By Dr. Christopher Thrasher
- You have the right to remain silent.
- Anything you say can and will be used against you in a court of law.
- You have the right to an attorney.
- If you cannot afford an attorney, one will be provided for you.
- You can decide to exercise these rights and stop answering questions at any time.
- Do you understand each of these rights as I have explained them to you?
- Many of us have heard those statements, but few of us fully understand them.
On March 13, 1963, police arrested Ernesto Miranda on charges of rape and kidnapping after a witness identified him in Phoenix, Arizona. Following his arrest, the police brought Ernesto Miranda in for questioning on a larceny charge. During his two-hour interrogation, police did not advise Miranda of his constitutional rights to an attorney or to remain silent. Nonetheless, Miranda signed a written confession affirming knowledge of these rights and admitting to the crimes. On June 27, 1963, Miranda was convicted of rape, kidnapping, and robbery.
Miranda appealed his conviction to the U.S. Supreme Court, which reviewed the case in 1966. The Supreme Court, in a 5-4 decision written by Chief Justice Earl Warren, ruled that the prosecution should not have introduced Miranda’s confession as evidence because the police failed to first inform Miranda of his right to an attorney and his right against self-incrimination. Today, the Miranda Rights remain, in the words of Chief Just Earl Warren, “the essential mainstay” of our legal system.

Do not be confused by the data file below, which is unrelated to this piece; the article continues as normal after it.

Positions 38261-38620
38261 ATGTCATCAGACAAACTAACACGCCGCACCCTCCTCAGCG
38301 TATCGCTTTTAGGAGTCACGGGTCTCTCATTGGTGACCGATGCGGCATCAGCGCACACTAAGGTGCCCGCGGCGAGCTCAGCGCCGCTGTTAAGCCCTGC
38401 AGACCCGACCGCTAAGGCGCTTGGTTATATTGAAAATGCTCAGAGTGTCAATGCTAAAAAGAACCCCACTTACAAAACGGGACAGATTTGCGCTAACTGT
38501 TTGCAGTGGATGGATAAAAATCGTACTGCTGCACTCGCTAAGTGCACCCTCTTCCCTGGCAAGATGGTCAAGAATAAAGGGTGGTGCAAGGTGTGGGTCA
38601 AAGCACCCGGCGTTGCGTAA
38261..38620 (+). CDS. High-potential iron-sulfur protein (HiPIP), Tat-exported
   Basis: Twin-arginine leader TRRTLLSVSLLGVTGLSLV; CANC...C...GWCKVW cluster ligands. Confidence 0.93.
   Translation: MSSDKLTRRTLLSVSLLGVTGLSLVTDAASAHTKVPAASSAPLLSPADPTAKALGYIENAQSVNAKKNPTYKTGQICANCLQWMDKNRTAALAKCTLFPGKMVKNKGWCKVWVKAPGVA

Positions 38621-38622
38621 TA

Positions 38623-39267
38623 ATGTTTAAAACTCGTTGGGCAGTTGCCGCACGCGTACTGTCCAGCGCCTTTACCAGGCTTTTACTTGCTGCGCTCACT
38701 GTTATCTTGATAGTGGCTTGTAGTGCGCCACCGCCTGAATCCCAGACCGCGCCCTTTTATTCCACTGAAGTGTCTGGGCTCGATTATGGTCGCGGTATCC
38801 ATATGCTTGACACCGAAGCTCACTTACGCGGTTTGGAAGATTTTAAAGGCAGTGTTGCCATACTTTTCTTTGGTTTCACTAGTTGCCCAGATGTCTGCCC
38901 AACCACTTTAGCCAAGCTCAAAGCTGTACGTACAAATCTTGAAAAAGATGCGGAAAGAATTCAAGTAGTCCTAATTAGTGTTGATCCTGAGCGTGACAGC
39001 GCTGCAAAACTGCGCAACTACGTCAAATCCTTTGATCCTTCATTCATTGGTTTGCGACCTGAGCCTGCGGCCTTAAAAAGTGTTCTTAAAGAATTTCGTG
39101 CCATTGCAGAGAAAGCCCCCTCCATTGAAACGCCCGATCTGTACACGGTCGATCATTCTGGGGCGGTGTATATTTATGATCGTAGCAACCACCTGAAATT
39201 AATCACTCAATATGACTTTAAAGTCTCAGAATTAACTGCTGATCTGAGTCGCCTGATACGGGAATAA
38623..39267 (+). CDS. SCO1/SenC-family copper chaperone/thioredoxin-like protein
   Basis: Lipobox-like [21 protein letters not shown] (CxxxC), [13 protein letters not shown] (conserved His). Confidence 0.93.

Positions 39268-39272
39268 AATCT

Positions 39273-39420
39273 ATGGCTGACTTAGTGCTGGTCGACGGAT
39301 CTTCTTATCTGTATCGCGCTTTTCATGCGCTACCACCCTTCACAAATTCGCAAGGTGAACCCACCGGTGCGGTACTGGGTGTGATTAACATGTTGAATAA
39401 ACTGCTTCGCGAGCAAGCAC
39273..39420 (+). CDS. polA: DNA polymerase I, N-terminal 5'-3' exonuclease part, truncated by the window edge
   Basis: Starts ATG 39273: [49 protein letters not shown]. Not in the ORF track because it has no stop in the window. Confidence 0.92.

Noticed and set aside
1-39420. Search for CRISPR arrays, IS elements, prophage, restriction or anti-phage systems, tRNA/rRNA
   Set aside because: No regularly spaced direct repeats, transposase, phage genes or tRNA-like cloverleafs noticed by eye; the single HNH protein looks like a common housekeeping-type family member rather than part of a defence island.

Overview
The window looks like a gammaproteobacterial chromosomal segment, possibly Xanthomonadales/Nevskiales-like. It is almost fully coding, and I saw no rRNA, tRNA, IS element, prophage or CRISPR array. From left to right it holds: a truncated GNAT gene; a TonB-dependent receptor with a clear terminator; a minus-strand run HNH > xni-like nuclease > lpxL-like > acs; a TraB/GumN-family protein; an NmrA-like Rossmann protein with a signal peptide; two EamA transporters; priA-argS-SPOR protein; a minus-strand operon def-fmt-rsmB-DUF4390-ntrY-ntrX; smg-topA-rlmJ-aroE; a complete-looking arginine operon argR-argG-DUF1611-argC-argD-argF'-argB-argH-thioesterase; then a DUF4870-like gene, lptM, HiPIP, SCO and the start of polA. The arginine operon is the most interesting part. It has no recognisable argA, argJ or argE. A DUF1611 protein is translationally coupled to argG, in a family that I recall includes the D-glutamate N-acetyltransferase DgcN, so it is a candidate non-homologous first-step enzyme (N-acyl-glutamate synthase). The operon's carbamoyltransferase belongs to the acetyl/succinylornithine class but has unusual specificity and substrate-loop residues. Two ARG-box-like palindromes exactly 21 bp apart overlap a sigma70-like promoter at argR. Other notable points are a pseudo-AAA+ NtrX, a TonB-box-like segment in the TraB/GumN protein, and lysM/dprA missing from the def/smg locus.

To commemorate the 60th anniversary of the arrest of Ernesto Miranda, and the start of a three-year saga that culminated in the Supreme Court case of Miranda v. Arizona, Fayetteville Technical Community College filmed a historical reenactment of the key moments in the Miranda ordeal.
Please join us in Cumberland Hall Auditorium (2211 Hull Road) at Fayetteville Technical Community College (FTCC) on March 7 from noon to 3 p.m. for “Making Noise About Silence,” the world premiere of FTCC’s educational film about the Miranda decision. After playing the short film, legal and law enforcement experts from our community will share their thoughts on the Miranda case. Members of the panel will then answer audience questions.
The event is open and free to the public, but space is limited. Please RSVP today to reserve your seat.
- Hon. James F. Ammons, Jr., Resident Superior Court Judge, 12th Judicial District
- Chief Deputy Casper “Jack” Broadus, III, Cumberland County Sheriff’s Office
- Billy West, Cumberland County District Attorney
- Cynthia P. Black, Esq., Cumberland County Public Defender
- Larry Vick, Esq. Col (R), US Army JAG Corps
- Chief Kimberle Braden, Fayetteville City Police Department